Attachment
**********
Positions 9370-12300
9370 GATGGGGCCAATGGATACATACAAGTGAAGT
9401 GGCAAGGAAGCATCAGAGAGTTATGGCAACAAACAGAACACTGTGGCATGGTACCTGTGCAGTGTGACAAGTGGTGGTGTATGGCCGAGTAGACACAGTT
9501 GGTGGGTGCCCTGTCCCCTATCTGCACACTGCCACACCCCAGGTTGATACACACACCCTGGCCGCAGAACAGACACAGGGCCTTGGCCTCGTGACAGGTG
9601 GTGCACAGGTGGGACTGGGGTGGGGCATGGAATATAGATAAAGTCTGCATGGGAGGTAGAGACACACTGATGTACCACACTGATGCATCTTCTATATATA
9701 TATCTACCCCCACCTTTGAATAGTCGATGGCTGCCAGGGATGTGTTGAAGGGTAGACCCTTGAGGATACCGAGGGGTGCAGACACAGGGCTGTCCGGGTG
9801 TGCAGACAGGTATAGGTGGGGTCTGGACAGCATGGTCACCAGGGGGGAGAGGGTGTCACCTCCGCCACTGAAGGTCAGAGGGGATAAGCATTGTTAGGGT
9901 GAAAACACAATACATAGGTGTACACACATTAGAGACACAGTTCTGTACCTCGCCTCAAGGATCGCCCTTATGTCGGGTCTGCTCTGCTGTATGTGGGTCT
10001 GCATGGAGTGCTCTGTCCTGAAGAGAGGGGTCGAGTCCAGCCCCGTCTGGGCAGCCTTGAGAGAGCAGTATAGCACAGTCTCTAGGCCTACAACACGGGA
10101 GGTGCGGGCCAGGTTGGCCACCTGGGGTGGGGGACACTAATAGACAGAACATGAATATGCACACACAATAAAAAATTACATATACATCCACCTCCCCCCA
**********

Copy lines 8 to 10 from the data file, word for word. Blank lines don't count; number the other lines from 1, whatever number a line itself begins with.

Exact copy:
9901 GAAAACACAATACATAGGTGTACACACATTAGAGACACAGTTCTGTACCTCGCCTCAAGGATCGCCCTTATGTCGGGTCTGCTCTGCTGTATGTGGGTCT
10001 GCATGGAGTGCTCTGTCCTGAAGAGAGGGGTCGAGTCCAGCCCCGTCTGGGCAGCCTTGAGAGAGCAGTATAGCACAGTCTCTAGGCCTACAACACGGGA
10101 GGTGCGGGCCAGGTTGGCCACCTGGGGTGGGGGACACTAATAGACAGAACATGAATATGCACACACAATAAAAAATTACATATACATCCACCTCCCCCCA